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100 Days restart - Day 18: Retrain eating habits

Jenn J

Day 18: Retrain eating habits

If you've lived by the clean-your-plate rule for a long time, you may continue to struggle with the idea of throwing food away. If so, focus on how to stop giving food so much power that you can't leave some of it behind. Remember that your weight and your health are always more important than a leftover piece of cake.

One pea at a time

If you just can't bring yourself to throw away what's left on your plate, retrain yourself gradually by leaving one small piece of food at a time. Jan was raised in a family that had strict rules about never throwing food away. As an adult, she couldn't let go of this pattern, even though it caused her to overeat.

One evening at dinner, Jan decided to leave one green pea on her plate. Each of the next several nights, she left a little bit of food on her plate, increasing the amount each time by the size of a pea. Eventually, she broke her habit of feeling anxious or guilty if she didn't clean her plate.

The restaurant trap

Starting at home, intentionally leave some food behind at every meal. Once you're comfortable doing this, apply the same concept to restaurants meals.

Of course, you can always take leftover food home and use it for a meal the next day. But be careful with this because it doesn't always accomplish what you planned.

Restaurant meals are often higher in fat and calories than what you might ordinarily eat. When you take your leftovers home, you often end up eating excess calories twice instead of once.

If you want to get two meals out of your restaurant food, make sure you select items that match your healthy eating goals. On those times when you decide to eat great food that's not quite as healthy, enjoy the taste of your meal while you're at the restaurant, then leave the rest behind.


Think about all the places you've heard messages related to cleaning your plate. Recall any family members, school lunches, restaurant staff, even strangers who glared if you left food behind. Tell yourself these old clean-your-plate messages no longer apply to your life.

In your notebook, write some "Never clean your plate" rules that show your new attitude.

In your notebook, write some "Never clean your plate" rules that show your new attitude.

  Lyn💛 Replied:

I think I have done pretty well at coming around to the realization that I don't need to eat everything on my plate, it is more of a waste on my body than it is in the trash.

  flower Replied:

I grew up with the saying " waste not want not " and I applied it to the way I ate , not leaving anything on my plate to be wasted. Now I put less on a smaller plate or bowl and come away totally satisfied .
My husband and I will at times split a meal at a restaurant and it is plenty for each of us

  Lyn💛 Replied:

My husband and I could save a fortune if we ate any of the same foods. LOL

  Jenn J Replied:

My retraining focuses on sugar intake. For decades I would eat candy in excess. (A full bag of Twizzlers in one day.) Now my focus is about enjoying the sweet treat I choose to have. I'm not denying myself candy, just very aware of how much and when.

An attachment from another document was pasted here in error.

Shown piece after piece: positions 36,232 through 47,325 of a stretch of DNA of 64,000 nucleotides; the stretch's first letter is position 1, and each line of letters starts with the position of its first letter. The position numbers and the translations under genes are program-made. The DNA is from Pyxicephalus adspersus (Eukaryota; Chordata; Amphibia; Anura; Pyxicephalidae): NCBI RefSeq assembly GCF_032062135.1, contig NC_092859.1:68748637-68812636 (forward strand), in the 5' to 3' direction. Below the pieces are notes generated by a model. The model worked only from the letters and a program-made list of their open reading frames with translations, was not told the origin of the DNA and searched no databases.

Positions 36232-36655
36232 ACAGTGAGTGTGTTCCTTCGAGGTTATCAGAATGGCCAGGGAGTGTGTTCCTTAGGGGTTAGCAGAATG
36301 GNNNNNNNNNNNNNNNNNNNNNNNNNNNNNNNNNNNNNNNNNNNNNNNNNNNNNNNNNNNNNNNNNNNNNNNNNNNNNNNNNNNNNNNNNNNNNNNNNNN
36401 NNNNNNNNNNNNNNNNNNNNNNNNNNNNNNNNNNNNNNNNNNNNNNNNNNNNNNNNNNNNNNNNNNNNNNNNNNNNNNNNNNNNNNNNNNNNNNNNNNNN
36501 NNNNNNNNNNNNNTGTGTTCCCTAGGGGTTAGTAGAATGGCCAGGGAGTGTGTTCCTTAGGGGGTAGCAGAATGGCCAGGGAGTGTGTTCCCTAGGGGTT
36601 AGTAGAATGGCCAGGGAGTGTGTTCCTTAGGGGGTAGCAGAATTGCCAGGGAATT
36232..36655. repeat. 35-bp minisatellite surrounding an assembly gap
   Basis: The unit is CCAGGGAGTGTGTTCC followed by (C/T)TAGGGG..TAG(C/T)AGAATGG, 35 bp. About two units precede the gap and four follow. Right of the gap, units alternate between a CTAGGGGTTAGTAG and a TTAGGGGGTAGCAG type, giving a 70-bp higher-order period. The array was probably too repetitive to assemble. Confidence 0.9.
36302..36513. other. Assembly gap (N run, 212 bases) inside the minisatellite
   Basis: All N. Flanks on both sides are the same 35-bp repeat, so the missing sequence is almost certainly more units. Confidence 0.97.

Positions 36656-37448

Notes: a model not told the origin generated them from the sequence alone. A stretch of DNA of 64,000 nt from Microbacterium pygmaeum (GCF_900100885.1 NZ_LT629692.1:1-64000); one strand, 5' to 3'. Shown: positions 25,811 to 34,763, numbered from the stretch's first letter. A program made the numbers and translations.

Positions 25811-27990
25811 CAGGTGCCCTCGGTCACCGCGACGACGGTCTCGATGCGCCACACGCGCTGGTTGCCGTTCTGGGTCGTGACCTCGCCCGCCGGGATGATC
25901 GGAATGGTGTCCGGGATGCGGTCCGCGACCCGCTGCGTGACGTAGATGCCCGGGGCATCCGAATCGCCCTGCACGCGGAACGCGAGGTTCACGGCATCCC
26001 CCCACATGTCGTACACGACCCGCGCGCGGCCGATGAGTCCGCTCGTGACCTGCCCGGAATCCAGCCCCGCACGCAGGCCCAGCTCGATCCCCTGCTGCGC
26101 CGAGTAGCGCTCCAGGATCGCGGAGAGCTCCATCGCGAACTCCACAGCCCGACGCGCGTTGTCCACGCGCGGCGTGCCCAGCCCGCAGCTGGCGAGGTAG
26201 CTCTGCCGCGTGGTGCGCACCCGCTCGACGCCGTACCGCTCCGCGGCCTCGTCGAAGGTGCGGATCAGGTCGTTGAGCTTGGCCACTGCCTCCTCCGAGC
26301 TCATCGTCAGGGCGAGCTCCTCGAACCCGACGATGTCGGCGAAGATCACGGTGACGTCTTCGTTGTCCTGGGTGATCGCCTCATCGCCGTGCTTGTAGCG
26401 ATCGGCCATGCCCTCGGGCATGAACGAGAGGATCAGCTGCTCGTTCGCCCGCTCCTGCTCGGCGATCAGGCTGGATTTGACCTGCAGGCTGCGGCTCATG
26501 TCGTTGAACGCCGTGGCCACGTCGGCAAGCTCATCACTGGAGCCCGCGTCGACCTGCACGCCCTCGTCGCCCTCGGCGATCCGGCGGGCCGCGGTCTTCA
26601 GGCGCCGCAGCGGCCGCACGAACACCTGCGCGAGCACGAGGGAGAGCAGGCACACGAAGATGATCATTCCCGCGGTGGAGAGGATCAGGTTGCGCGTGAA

Today I spend 105 minutes doing yard work. After my shoulder surgery my stamina disappeared. I'm slowly rebuilding that along with healing my shoulder. Today was the first time since last summer that I've done any yard work. My shoulder did quite well. It's tired of course. I was able to use my hedge trimmer, but had to keep switching which hand was doing the movement and which hand held the weight. Both were a chore for my arm. Since I did all that I wanted to, and a bit more, I'm allowing myself a treat. I got the holiday KitKat mini's when I was shOpping. Half a serving (2 small bars instead of 4) keeps me within my sugar intake, and I'm making myself take small bites and pause between bites. This way I'm really enjoying the treat.

This is the beginning of my low sugar life plan, and so far I think it's working out. I'm losing weight, and the desire for sugar/candy. I know I have a LOOOONG road ahead of me, but at least I'm on the road for this journey.

  flower Replied:

Jenn J I hit a BMI of 25 this morning which surprised my socks off !! Thanks to this site and the support that is given . I can tell you that sugar laden products were my go for any reason i could come up with and they sabotaged my weight loss . I could stay within my calorie limit but the fat stayed on my body & weight loss was slow . When I keep my sugars/ carbs in the 20- 40 range my body has to burn my fat for fuel . Sugar for me is addictive and if I have a little I want more . My desire for it now is diminished if this gives you courage to continue your journey as a victorious woman ~~

  flower Replied:

Lyn ~ your humor cracks me up ~~ yea , I understand about that ~ it has been a slow transition for both of us ~ my husband used to dislike broccoli and now that I roast it with a bit of olive oil sprayed on it he eats it a least 3x / week

  Jenn J Replied:

Rjaatt, my mother did a similar food plan. Each night we made a fresh salad (washing each leaf, tearing it up, cutting up other veggies to add, and either Italian dressing or oil & vinegar), meat of some type, and a beverage. Rarely potatoes or rice, never pasta (my dad won't eat pasta at all). As a result I love salads, but always craved the carbs. So I started eating candy in grade school and just never stopped. My struggle is replacing the sweet craving in a healthy way. Right now fruit is out as it has too much sugar for what I need. So, that's why I allow myself a small sweet candy at night, and savor it.

The opinions expressed on this forum may not represent the opinions of Please consult your physician to determine the weight, nutrition and exercise levels that are best for you.